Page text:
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Volume XII, Number 267


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California Makes A U-Turn

This week California ordered the re-closure of certain higher-risk workplaces, in response to an increase in the spread of Coronavirus Disease 2019 (COVID-19) in some parts of the state. The statewide order requires the following businesses to close immediately:

  • Bars, pubs, and breweries, regardless of whether operating indoors or outdoors. However, outdoor operations may continue if offering sit-down, outdoor, dine-in meals that may be provided by a vendor.

  • Dine-in restaurants with indoor seating only. Restaurants may continue to utilize outdoor seating.

  • Wineries and tasting rooms with indoor facilities only. Wineries and tasting rooms may continue to operate outdoors.

  • Movie theaters. Drive-in movie theaters may continue to operate.

  • Family entertainment centers offering indoor recreation, such as bowling alleys, miniature golf, batting cages, and arcades. Family entertainment centers may continue to provide outdoor services and attractions.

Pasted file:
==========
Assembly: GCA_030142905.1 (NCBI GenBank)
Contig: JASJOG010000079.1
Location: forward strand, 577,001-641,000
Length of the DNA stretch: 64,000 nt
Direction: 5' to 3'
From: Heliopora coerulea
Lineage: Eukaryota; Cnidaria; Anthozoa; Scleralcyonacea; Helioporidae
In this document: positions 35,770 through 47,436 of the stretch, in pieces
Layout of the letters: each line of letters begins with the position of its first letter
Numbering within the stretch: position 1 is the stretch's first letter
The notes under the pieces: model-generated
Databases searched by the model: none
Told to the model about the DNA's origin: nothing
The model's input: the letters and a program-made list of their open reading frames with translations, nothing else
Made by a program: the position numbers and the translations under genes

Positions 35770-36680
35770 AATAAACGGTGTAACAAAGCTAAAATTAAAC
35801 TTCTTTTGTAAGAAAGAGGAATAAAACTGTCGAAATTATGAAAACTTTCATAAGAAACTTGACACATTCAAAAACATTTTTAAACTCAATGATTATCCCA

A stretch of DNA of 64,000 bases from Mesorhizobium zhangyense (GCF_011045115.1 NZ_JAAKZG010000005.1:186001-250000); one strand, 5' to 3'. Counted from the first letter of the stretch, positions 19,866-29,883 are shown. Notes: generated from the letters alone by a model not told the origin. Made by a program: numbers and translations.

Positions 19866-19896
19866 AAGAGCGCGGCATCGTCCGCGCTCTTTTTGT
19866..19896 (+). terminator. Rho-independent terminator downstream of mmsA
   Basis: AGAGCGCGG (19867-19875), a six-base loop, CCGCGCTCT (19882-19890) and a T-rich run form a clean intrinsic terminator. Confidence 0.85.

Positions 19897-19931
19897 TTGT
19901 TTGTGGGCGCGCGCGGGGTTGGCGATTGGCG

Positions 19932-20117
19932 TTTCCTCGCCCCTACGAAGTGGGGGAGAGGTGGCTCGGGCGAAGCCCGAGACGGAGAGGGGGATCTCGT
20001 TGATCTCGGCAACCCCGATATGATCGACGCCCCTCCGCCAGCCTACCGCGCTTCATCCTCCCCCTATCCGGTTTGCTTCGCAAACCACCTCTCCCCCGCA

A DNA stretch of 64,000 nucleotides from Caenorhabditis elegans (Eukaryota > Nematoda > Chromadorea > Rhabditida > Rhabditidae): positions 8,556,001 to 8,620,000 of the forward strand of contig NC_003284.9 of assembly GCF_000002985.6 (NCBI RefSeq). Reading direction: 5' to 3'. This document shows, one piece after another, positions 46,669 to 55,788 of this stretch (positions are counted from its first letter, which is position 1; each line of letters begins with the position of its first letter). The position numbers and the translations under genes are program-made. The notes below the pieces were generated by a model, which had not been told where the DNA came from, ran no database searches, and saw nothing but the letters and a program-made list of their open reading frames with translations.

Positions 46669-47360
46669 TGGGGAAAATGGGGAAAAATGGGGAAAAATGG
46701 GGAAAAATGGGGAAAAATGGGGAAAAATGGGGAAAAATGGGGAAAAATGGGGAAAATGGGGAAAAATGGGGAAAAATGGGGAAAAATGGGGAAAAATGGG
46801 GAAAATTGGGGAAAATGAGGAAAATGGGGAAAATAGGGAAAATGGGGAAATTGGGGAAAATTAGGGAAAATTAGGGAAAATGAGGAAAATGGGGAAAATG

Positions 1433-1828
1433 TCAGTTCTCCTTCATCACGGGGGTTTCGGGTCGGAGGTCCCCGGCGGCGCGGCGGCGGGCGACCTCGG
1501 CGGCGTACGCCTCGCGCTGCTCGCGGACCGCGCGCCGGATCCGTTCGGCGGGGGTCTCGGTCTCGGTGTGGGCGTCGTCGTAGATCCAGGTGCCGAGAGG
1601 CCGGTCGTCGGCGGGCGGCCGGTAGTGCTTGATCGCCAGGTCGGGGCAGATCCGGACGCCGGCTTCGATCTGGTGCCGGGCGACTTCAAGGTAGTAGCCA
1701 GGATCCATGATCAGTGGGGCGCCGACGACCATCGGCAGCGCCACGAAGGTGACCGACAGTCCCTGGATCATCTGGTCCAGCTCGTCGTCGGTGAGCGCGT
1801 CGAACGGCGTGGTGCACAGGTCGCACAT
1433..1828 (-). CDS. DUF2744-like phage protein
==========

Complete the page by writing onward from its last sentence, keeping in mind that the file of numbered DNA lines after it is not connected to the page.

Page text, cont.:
• Indoor attractions at zoos and museums. Zoos and museums may continue to operate outdoor attractions.

  • Cardrooms.

Also, California has ordered additional higher risk workplaces to immediately close in counties appearing on the County Monitoring list. Those counties are:  Alameda, Colusa, Contra Costa, Fresno, Glenn, Imperial, Kern, Kings, Los Angeles, Madera, Marin, Merced, Monterey, Napa, Orange, Placer, Riverside, Sacramento, San Benito, San Bernardino, San Diego, San Joaquin, Santa Barbara, Solano, Stanislaus, Sutter, Tulare, Ventura, Yolo, and Yuba. These workplaces are:

  • Hair salons and barbershops

  • Gyms and fitness centers

  • Personal care services, such as nail salons, body waxing, and tattoo parlors

  • Places of worship

  • Offices for non-essential sectors

  • Malls with indoor operations

However, these workplaces are permitted to be open to the public and operate if they can modify operations to be outdoors; businesses can use a tent, canopy, or other sun shelter, as long as they allow for sufficient outdoor air movement.

These orders serve as a reminder that California employers must stay abreast of the ever-changing landscape, and remain flexible. Vigilance with compliance efforts will be key to navigating through these challenging times.

©2022 Greenberg Traurig, LLP. All rights reserved. National Law Review, Volume X, Number 199

About this Author

Yoon-Woo Nam Associate Employment litigation Employment counseling Commercial litigation

Yoon-Woo Nam focuses his practice on labor & employment and commercial litigation. He represents employers in wrongful termination, harassment, discrimination, retaliation, wage and hour, and whistleblower claims in state and federal court as well as before state and federal administrative agencies.